Sacred Buildings

By: Architecture of Spirit  22-Aug-2012
Keywords: Feng Shui, Architect Byron Bay, Architect Murwillumbah,

The task of the Designer involves all facets of human behaviour. From inspiration to completed product, the design process requires a unique understanding of physical, emotional and spiritual issues. This phenomenona encourages both resolution and transformation in the Designer. Intrinsic in this undertaking is the responsibility of the Designer to maintain an optimum state of mind. It is the mind that is utilised to initiate, analyse and express on the pathway to the final design solution. Ancient architects, particularly of eastern traditions, undertook elaborate rituals and disciplines in order to purify and appropriately prepare the mind before proceeding with their works. They were not just viewed as architects by society but also as magicians and yogis. The purification of the mind lead to a consciousness which was keenly perceptive and which could fathom the critical issues effecting the design. An important part of implementing this higher consciousness was to instill the right feeling or energy into their creation. For the ancients to both portray and fill the art work with the right essence quality or rasa was one of the prime duties of all artists whether painter, musician, dancer or architect. This practice of mindful preparation is also relevant for the contemporary designer. Amidst the pressures of money and time performance the benefits of providing an inner and outer environment for creative focus can never be underestimated. Whether via a flash of inspiration or after prolonged effort, the designer's consciousness provides a fertile reservoir from which ideas develop. There is a particular consciousness which is appropriate for each activity of this process. This not only provides the right stimulus and direction for the design, but also offers personal insight in the maturing of the designer. Consciousness is related to the level of one's awareness to both physical and spiritual elements. It is a key component in the spectrum of human experience ranging from attitude to action. The designer's consciousness has an important influence on how people experience and use their finished product. A state of consciousness which is clear and vibrant facilitates a more effective use of the sensory perception - the ability to see, listen, hear, touch, smell and even taste will be heightened. These are important faculties for analysing aspects of the design brief. For example to be fully aware when visiting a site in the country is vital to an architect designing a residence for an ecologically informed client. In such a situation a higher consciousness may assist on three levels: 1. To think more clearly in addressing pragmatic issues such as measurements, orientation, client briefing etc. 2. In perceiving the subtle features of the site such as layers of natural sounds, colour patterns, quality and condition of the landscape 3. To sense and intuit non-physical information relevant to the project. For instance: to enquire about the sites spiritual heritage; define favourable and unfavorable energy locations; or to listen and respond to the subtle rhythms of the site The effectiveness of consciousness is considerably greater when it works in a deliberate manner rather than out of habit. For the designer aspiring to integrate a spiritual dimension into their design process, the utilisation of consciousness offers an authentic avenue. Consciousness and the Designer is a spiritual design process developed by Architect Greg O'Donnell He sees the emerging new paradigm of design as 'an endeavour which satisfies the soul'. It delivers an end product which not only fulfills functional and aesthetic criteria but also addresses the needs of the human spirit. Meditation is one of the techniques used to create a harmonious link between designer and the various design elements ."For me one of the benefits is that it creates a sense of connectedness between architect, site and client. This gives the ability to differentiate between what the clients needs and what the site wants. The result is that I often come up with ideas which the client secretly desired but hadn't verbalised. " Greg incorporates mind mapping, visualisation techniques and energy analysis into his architectural design process. Greg O'Donnell 's practice of architecture involves a unique blend of client collaboration and meditative process.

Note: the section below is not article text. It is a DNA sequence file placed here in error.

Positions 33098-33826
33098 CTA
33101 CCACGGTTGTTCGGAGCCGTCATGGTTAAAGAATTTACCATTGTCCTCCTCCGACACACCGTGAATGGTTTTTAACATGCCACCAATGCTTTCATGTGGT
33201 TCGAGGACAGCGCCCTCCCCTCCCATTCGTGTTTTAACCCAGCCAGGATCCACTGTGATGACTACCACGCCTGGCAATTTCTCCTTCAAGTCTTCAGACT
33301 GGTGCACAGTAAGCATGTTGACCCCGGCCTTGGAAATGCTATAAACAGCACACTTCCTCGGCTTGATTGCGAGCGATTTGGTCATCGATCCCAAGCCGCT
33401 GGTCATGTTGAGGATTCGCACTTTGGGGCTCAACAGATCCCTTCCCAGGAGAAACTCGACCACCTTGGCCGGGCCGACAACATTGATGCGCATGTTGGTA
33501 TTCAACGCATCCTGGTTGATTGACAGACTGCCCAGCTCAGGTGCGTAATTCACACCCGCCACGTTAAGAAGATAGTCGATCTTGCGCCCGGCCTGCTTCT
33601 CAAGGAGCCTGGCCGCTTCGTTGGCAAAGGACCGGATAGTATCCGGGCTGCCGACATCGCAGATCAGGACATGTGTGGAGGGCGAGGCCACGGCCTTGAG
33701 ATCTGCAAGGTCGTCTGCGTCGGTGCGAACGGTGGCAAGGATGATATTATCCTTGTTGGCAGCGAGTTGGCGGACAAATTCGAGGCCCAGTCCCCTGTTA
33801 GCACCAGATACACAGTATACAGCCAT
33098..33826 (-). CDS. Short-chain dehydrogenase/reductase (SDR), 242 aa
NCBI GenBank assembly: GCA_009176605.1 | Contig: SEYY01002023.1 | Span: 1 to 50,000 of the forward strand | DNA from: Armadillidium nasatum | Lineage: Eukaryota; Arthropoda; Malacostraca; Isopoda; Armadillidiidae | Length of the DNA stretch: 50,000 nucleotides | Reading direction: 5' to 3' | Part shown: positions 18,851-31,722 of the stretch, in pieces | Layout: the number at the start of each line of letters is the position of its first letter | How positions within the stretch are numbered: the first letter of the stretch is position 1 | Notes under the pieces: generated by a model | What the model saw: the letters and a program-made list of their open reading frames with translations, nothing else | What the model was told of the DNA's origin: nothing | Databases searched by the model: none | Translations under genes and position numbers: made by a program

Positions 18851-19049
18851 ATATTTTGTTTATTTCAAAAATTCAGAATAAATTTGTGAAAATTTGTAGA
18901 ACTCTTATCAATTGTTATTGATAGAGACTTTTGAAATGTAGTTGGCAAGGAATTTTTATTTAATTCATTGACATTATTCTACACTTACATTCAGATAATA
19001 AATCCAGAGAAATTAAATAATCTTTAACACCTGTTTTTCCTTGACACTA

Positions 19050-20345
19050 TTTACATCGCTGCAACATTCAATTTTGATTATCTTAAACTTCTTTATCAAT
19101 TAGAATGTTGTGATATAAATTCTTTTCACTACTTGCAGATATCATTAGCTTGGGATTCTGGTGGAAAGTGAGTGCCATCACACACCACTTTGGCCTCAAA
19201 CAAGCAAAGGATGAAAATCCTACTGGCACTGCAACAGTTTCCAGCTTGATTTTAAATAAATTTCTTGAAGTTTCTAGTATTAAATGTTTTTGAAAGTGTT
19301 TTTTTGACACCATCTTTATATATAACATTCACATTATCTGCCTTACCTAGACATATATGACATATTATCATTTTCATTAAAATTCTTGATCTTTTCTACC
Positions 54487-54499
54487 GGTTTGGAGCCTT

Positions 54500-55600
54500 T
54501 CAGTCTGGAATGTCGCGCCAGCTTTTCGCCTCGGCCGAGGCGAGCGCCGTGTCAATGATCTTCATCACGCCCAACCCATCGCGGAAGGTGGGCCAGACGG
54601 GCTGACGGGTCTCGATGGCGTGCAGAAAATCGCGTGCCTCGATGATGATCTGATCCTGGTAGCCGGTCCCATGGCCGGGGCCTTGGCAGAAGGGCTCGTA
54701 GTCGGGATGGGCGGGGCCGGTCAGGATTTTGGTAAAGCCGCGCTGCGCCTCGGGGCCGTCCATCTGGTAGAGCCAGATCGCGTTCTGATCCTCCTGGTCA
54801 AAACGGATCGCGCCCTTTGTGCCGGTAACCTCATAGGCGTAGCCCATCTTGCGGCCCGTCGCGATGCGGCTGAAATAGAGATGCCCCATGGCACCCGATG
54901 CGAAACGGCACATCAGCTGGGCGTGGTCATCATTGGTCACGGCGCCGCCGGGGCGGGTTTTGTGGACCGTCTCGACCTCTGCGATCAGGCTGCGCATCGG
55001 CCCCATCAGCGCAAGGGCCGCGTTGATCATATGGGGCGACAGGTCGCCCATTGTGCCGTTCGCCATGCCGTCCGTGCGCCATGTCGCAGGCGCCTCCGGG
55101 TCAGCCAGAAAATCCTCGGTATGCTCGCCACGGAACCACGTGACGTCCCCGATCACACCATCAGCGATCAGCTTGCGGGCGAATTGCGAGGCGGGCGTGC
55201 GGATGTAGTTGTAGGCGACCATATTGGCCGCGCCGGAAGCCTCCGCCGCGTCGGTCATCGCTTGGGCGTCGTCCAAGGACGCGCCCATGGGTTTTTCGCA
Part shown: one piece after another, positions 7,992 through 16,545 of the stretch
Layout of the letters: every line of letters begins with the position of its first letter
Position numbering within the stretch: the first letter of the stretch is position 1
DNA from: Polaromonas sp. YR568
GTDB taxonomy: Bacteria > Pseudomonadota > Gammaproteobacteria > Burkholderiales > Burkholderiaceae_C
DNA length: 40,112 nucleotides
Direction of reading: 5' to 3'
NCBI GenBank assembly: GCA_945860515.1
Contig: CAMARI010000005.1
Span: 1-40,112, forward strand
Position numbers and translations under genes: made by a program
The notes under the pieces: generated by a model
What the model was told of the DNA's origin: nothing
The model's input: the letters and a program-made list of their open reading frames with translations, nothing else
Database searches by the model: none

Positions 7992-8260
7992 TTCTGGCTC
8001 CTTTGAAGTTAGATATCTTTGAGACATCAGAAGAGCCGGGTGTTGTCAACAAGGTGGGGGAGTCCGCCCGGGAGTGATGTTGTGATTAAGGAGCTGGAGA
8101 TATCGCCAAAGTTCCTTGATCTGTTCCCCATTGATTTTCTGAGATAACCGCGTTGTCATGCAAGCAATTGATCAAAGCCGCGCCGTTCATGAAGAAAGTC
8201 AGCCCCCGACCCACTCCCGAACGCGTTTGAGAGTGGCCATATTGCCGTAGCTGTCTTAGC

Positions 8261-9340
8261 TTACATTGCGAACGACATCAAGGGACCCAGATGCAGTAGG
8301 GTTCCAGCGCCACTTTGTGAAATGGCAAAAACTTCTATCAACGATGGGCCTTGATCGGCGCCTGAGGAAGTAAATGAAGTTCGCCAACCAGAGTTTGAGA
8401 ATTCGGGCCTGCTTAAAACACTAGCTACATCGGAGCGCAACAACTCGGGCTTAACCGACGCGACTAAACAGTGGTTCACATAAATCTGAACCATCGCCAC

Keywords: Architect Byron Bay, Architect Murwillumbah, Architect Tweed Heads, Feng Shui,

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